February 17th

For some reason I have managed to get the HTML display code working properly; here’s a screenshot of a web page as interpreted by the Safari browser:

This display was achieved by means of some, er, nontraditional uses of HTML. Consider, for example, that multicolored bar chart. Each and every rectangle in it is an HTML iFrame. For readers who don’t know HTML, an iFrame is a window into another webpage. iFrames are usually quite large so that they can show most of the foreign web page. But these iFrames are teensy-weensy, and they don’t contain ANY webpages. I used the “nohref” selector to keep the iFrame empty, and then I set the background color to the desired value. Yes, it’s a gross violation of the design intent of the iFrame, and may not work on browsers that treat an iFrame in some form not quite like I expected. I tried it with both Firefox and Safari, and it works just fine with them; I’ll try some other browsers later. But the remarkable thing is that this page has over 500 iFrames! This is the worst-case; most pages have only 60 iFrames.

Another oddity is that I had to squeeze the display vertically. That’s because the iPad has a resolution of 1024h x 768v -- a standard size for most tablets. I designed for this size, but I failed to take into account the screen real estate eaten up iPad’s operating system and Safari’s toolbar. Together, they gobble up 77 pixels of vertical space, meaning that my actual limit to fit into the iPad is only 691 pixels. Yeowch!! I went to work and trimmed and trimmed, and here’s the result. The big trick lay in merging buttons based on a two-phase system. The “Try Again” button is originally labeled “Tallyho!” at the outset of the game, when the player is browsing the causal network and setting tax values. Once the player is ready, he presses the “Tallyho!” button and the simulation kicks in, running until the year 2070. At that point, I reason that the player has no need to see the browsing imagery, so I automatically replace the browsing-round imagery with the after-simulation history chart. That means that I don’t have to have two buttons to flip between those two displays. Yes, it’s a little less flexible, but I very much doubt that many users will feel the pinch.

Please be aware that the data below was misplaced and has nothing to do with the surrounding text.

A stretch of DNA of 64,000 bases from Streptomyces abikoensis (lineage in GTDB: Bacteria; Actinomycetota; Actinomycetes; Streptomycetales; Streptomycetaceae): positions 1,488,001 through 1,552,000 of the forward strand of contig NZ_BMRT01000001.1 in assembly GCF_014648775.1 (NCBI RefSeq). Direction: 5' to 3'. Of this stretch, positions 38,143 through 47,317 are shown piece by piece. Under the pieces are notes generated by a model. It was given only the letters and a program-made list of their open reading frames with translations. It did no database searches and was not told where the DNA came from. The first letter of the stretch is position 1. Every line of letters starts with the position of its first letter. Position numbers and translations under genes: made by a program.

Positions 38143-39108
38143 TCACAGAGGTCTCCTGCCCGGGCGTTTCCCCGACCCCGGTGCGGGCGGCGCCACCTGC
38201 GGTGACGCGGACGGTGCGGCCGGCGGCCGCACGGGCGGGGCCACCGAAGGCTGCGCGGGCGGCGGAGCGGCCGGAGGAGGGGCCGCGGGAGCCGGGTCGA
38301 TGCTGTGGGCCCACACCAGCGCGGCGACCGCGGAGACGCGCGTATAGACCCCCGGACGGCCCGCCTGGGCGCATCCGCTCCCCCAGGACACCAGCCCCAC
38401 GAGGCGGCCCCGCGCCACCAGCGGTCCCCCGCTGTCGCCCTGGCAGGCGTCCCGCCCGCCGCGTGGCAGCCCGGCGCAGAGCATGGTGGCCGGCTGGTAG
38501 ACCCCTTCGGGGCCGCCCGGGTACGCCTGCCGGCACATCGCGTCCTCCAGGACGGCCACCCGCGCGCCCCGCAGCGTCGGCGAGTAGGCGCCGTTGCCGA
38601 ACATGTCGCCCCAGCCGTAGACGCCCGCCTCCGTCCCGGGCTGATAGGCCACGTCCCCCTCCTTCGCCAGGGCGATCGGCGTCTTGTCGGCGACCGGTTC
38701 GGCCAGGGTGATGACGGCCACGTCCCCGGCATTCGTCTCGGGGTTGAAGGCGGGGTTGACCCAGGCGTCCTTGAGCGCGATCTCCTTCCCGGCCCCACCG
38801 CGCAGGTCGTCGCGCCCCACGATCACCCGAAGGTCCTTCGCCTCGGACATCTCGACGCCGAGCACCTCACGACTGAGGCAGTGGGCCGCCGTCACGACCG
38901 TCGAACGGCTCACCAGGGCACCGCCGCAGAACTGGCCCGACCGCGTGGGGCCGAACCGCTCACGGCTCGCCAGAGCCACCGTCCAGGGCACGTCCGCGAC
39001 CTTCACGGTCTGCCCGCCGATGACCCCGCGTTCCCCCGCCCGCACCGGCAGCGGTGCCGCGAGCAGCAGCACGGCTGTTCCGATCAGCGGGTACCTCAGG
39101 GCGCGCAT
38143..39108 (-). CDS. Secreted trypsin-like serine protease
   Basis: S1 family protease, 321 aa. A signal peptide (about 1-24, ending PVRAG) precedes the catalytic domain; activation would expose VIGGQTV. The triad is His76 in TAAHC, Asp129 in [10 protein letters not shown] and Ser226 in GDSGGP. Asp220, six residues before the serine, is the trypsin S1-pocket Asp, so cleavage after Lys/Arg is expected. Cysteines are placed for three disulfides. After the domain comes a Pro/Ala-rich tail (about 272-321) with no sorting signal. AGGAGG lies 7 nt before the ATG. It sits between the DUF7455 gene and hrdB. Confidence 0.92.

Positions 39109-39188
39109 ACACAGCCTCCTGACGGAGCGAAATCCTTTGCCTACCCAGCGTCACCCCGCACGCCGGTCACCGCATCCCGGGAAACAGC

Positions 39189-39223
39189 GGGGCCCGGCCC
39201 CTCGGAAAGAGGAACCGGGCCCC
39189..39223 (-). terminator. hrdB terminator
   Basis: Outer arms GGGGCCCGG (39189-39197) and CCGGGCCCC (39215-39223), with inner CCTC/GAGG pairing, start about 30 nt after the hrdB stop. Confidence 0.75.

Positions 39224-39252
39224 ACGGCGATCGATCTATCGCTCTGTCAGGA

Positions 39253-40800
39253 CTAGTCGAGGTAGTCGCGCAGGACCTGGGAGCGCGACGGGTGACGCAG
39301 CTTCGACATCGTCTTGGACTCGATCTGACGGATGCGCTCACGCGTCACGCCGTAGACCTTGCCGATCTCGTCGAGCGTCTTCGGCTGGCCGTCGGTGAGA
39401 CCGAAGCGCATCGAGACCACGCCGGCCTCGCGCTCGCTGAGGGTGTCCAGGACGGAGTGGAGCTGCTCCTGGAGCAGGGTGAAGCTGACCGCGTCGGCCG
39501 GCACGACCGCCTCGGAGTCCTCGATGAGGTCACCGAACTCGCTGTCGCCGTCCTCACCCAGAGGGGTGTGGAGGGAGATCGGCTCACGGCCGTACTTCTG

The other trick was to use “Tallyho!” when you’re browsing and “Try Again” when you’ve finished the simulation. After all, who wants to try again before they’ve done anything? And who wants to run the simulation when they’ve just finished running it? The two conditions truly are mutually exclusive, so it’s OK to merge them into a single button.

These tricks make it possible for me to extend the text box all the way to the bottom of the window, which will be significant for those pages that contain a lot of explanatory text.

One last pat on my back: I’m rather pleased with myself for labeling the Quit button “Stupid Game! I Quit!” After all, that is pretty much the attitude that most people will have when the quit.